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Overcrowding at Blu Jaz Cafe six times over limit, irresponsible: Police

SINGAPORE — Popular entertainment venue Blu Jaz Café allowed more than five times the permitted number of people on its second floor on two occasions this year, posing very serious safety risks to its staff and patrons, said the police on Friday (Oct 19).

Overcrowding at Blu Jaz Cafe six times over limit, irresponsible: Police

Blu Jaz’s licence to hold live performances is set to be terminated next Monday, after a previous appeal was rejected.

SINGAPORE — Popular entertainment venue Blu Jaz Cafe allowed more than five times the permitted number of people on its second floor on two occasions this year, posing very serious safety risks to its staff and patrons, said the police on Friday (Oct 19).

Police described the management's actions in allowing this as "very irresponsible", adding that the second incident — barely a week after the first — saw the overcrowding limit breached by over six times. 

Responding to media queries, a police spokesperson said the independent Public Entertainment Appeal Board is reviewing Blu Jaz’s latest appeal against the cancellation of its Public Entertainment Licence.

The board is made up of members from the private and public sectors.

Blu Jaz’s licence to hold live performances is set to be terminated next Monday, after a previous appeal was rejected.

On Friday, the police said the bar had repeatedly flouted licensing conditions and accumulated 24 demerit points within a 24-month period.

Detailing two recent instances of “severe overcrowding”, the spokesperson said its approved occupancy load for the second floor is 30 persons.

But the police found more than 150 people on the second floor on April 28, more than five times the approved load.

In a follow-up check on May 5, the police found the bar flouting this rule again, allowing close to 200 people onto the second floor – more than six times the approved limit.

“Such severe overcrowding poses very serious safety risks to patrons and staff, especially in the event of a fire. If there is a need to evacuate, it may result in a stampede,” said the spokesperson.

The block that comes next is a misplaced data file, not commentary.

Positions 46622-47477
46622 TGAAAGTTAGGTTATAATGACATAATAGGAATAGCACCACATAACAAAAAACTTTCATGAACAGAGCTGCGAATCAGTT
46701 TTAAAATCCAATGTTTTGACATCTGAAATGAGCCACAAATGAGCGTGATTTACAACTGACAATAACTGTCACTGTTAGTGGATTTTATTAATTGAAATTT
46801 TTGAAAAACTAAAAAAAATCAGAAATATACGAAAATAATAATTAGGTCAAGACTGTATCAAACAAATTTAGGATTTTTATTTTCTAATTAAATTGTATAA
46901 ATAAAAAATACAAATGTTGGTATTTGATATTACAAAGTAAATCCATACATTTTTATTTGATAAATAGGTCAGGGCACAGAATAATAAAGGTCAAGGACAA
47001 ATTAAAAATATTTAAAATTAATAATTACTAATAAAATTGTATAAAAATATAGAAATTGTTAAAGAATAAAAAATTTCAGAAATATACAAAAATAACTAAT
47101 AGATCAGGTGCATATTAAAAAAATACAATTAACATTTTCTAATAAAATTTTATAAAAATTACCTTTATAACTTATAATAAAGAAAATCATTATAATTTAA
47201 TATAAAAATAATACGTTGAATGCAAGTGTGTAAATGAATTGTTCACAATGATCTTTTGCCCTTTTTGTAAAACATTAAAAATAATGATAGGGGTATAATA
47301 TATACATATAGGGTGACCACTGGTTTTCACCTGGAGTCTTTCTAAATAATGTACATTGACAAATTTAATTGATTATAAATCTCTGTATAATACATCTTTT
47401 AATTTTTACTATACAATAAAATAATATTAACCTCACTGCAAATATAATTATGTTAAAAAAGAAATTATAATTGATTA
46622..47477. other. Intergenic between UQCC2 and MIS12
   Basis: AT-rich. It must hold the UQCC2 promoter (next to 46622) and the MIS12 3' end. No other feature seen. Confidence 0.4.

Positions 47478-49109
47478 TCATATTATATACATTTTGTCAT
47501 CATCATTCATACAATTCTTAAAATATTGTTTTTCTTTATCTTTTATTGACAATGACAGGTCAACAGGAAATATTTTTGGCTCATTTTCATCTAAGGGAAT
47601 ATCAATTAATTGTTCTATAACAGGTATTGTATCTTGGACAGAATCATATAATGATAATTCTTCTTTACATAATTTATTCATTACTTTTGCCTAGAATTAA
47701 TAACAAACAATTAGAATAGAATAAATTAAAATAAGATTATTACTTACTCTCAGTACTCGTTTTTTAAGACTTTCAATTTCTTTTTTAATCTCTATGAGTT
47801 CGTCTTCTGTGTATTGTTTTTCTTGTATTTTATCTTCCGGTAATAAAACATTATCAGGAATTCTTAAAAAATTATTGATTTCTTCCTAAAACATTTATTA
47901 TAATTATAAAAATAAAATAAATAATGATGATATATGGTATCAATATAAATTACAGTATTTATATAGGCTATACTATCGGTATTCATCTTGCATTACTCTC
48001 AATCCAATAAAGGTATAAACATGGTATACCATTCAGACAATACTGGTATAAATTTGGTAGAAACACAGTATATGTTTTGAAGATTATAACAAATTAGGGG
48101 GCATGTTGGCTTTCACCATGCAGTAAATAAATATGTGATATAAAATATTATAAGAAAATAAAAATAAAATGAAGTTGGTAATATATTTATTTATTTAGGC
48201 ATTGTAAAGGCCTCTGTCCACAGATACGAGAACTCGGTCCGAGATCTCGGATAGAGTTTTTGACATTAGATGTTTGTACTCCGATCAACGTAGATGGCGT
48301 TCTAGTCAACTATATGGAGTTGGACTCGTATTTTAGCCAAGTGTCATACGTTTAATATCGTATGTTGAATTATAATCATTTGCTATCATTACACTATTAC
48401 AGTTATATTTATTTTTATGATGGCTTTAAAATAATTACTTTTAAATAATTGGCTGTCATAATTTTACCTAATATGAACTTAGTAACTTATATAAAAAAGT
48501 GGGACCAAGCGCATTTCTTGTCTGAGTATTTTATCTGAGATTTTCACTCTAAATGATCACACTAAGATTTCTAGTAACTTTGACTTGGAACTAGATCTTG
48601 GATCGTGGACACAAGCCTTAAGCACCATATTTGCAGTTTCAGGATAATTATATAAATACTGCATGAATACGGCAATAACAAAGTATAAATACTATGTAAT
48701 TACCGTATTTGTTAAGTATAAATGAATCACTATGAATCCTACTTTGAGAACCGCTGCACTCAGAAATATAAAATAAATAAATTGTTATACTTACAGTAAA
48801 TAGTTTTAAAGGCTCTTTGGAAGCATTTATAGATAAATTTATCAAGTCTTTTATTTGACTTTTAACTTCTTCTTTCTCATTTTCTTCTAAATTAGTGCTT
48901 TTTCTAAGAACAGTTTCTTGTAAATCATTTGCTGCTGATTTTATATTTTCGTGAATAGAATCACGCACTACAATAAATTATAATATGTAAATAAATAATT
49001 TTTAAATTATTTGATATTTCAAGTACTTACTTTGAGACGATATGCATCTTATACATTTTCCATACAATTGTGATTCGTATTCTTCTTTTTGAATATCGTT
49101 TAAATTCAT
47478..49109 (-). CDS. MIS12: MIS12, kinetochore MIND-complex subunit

“The fact that the overcrowding occurred on the upper level significantly compounded the danger to everyone in the premises. It was very irresponsible of the management of the café to have allowed those situations to occur, putting so many lives at risk,” she added.

Not only did Blu Jaz fail to address the breach on April 28, it allowed the same offence to recur the following week to an “even greater degree”, said the police spokesperson.

News of the licence cancellation spread this week, prompting many performers and the community to speak up against the move. Since opening in 2005 on Bali Lane in the Kampong Glam district, Blu Jaz has groomed many young talents and hosted many Singapore acts including comedian Fakkah Fuzz and singer-songwriter Charlie Lim, who updated this year’s National Day Parade theme song We Are Singapore.

The police have to take such breaches very seriously and treat outlets that accumulate 24 demerit points the same way, said the spokesperson.

“It is untenable to treat different outlets differently,” she said.

When contacted, Blu Jaz’s director Aileen Tan said it “takes full ownership of its offences” and agreed that the safety of patrons was of “paramount importance”.

Blu Jaz has since deployed personnel to do headcounts. It has also raised the minimum age to access the second floor to 25 for men and 21 for women, up from 18.

Ms Tan said the two occasions flagged by the police were the bar’s R&B Hip Hop nights, which have since been cancelled as part of a “programming change”.

The events on April 28 and May 5 were planned three months in advance to celebrate hip hop, rap and beat-boxing.

The turn-out exceeded expectations, and patrons could move freely between the first and second floors because the events were not ticketed, she said.

Publicity materials for the May 5 event had already been sent out before April 28 and the bar was unable to cancel the acts, said Ms Tan. ADDITIONAL REPORTING BY ALFRED CHUA

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